Life Insurance Types | Buying Life Insurance | Understanding Life Insurance | Glossary
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What if I can't Afford my Premiums?

With the economy continuing to struggle, many people are looking for ways to save some money and tighten up their budget. That usually means going over their monthly expenses and trimming anything they might deem unnecessary. One of the first things that typically get cut is the life insurance policy. Despite evidence otherwise, some people simply believe their families don't really need life insurance. While you may not need it to actually survive, life insurance is really the only way to protect your loved one's future. It's definitely not something that should ever be completely cut out because you never know when you'll need it. Here's an overview of your options if you can't afford to pay your life insurance premiums

Term Life Insurance

Unfortunately, if you cannot afford your premiums for a term life insurance policy and fail to pay them, your policy will lapse. There's not much you can do if you allow your policy to lapse, however you may be able to work something out if you contact your life insurance company beforehand. You might be able to adjust your policy, so that it pays out a smaller benefit but also has smaller premiums. If your situation improves in the future, you could go back and increase it's benefit.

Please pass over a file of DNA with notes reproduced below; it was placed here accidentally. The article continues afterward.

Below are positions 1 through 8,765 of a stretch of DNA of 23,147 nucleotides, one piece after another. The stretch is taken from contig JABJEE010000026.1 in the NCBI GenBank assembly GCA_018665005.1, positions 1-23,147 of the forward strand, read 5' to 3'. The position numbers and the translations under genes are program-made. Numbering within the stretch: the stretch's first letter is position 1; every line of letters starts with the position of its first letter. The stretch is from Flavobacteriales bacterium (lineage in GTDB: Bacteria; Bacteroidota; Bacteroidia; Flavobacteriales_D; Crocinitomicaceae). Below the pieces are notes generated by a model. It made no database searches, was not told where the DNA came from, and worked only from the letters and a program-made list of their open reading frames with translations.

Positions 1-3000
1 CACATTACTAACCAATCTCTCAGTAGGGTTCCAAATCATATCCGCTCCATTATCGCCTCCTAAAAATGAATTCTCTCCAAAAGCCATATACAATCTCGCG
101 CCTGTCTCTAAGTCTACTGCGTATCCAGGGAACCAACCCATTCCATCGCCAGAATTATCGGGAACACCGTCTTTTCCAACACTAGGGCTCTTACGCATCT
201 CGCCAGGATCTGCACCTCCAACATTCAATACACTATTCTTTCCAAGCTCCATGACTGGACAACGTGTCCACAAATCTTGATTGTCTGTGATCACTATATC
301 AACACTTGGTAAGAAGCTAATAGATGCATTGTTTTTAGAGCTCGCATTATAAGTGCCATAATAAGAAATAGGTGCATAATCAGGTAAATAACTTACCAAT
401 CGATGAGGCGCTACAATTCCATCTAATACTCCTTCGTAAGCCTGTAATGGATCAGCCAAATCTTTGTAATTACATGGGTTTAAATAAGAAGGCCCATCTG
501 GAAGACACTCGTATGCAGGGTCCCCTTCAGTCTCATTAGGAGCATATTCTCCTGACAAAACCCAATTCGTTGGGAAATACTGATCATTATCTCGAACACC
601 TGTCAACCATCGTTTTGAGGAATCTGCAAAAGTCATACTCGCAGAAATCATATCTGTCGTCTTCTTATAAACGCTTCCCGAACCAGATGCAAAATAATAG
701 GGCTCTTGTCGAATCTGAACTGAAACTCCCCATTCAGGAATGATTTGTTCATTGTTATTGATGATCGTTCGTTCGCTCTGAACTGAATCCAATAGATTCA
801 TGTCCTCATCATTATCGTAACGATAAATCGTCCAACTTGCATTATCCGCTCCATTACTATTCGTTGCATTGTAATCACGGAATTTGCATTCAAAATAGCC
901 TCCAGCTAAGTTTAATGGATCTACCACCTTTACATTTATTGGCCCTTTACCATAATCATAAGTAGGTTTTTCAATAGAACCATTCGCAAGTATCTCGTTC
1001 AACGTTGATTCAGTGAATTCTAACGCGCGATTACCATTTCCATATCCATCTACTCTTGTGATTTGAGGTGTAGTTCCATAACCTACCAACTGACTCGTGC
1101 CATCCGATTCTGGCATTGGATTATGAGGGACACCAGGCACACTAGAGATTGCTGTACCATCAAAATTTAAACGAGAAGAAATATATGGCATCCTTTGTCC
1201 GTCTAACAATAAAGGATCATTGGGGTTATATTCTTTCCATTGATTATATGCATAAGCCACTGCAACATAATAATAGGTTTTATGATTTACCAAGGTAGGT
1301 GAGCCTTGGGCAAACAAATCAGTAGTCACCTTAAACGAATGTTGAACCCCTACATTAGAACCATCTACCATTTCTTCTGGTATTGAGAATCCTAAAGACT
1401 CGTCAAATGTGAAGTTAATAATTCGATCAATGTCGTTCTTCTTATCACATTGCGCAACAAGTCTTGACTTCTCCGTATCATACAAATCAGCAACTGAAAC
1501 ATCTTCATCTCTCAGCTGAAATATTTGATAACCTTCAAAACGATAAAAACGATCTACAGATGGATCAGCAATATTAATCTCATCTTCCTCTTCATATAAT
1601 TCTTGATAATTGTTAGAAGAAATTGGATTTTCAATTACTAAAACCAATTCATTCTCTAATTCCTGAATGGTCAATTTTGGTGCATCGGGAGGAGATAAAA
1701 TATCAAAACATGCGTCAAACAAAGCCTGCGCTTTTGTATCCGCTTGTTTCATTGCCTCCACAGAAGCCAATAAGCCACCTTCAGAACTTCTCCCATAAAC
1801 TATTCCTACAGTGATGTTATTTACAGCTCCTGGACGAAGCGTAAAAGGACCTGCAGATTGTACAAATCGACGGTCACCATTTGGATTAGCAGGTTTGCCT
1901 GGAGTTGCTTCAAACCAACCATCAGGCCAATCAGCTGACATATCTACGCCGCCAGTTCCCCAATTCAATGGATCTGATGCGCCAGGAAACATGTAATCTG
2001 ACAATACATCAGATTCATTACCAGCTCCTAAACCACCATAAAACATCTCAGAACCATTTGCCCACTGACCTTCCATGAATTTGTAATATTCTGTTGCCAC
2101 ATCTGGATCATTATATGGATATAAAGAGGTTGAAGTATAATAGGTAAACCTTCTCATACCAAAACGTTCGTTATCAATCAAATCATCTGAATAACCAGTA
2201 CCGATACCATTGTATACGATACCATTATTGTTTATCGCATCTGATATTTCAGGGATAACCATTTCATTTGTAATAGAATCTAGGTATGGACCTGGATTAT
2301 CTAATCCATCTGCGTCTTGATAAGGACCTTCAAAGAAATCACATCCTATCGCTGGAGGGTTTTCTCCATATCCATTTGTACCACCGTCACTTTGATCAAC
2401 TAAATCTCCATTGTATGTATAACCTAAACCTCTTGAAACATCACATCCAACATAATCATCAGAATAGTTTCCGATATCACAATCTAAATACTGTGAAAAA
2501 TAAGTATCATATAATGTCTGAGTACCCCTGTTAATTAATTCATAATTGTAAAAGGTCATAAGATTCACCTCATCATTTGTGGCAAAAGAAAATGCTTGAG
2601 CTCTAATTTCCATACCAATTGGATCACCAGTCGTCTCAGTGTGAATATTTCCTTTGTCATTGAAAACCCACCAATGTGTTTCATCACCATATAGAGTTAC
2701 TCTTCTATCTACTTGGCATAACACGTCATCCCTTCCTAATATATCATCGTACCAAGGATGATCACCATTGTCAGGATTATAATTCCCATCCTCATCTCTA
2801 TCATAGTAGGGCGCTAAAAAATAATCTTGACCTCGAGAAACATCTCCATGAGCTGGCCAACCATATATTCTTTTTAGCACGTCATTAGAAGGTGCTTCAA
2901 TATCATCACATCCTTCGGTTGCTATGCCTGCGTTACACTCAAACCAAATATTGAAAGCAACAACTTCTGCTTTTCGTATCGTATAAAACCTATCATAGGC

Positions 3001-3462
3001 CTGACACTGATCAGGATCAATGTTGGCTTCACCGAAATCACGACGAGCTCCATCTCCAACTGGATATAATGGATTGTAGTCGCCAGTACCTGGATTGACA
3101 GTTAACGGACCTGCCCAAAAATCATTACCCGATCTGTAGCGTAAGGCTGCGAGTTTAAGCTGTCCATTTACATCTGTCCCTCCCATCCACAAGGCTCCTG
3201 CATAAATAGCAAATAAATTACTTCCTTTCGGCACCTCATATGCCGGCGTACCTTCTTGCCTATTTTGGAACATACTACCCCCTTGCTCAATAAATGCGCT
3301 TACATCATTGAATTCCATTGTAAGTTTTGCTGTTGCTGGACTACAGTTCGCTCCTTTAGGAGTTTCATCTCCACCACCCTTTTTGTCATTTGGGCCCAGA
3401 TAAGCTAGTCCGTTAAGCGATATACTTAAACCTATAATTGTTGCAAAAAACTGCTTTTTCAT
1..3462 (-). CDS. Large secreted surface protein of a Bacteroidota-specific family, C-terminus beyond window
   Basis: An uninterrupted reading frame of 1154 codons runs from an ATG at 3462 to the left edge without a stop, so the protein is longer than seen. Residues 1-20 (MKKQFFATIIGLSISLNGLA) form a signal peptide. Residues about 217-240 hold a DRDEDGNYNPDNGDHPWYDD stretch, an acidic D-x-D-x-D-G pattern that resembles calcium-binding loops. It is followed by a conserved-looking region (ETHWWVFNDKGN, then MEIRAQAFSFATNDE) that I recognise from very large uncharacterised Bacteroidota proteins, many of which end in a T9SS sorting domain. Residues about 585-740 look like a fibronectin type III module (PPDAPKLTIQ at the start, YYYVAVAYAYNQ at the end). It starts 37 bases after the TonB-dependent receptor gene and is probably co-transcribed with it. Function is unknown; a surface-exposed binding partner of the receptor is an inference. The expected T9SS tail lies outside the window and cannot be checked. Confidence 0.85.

Permanent Life Insurance

Depending on the type of permanent life insurance you have and the policy's specific details, you may have several options if you can no longer afford the premiums. Here's a look at a few general options most companies offer:

  • For most people facing a policy lapse, the best option is to simply cash it out. If you've been paying into your permanent life insurance policy for several years, you may have substantial savings in your policy. You can use that money however you want now, but keep in mind that you may have to pay taxes for cashing it out early.
  • Should you allow your policy to lapse, some insurance providers may actually allow you to renew it within a certain time frame. There is a catch though, your premiums may increase and you may have to go through portions of the application process again, such as having a medical exam. While your rates may be slightly higher, they'll still probably be less expensive than those from a new policy.
  • Finally, some policies have what's referred to as a non-forfeiture option. This basically allows you to use whatever savings the policy has accumulated to pay for the life insurance, although that may be at a reduced benefit. Of course, this is completely dependent on how much you've managed to save in your policy's investment vehicle.
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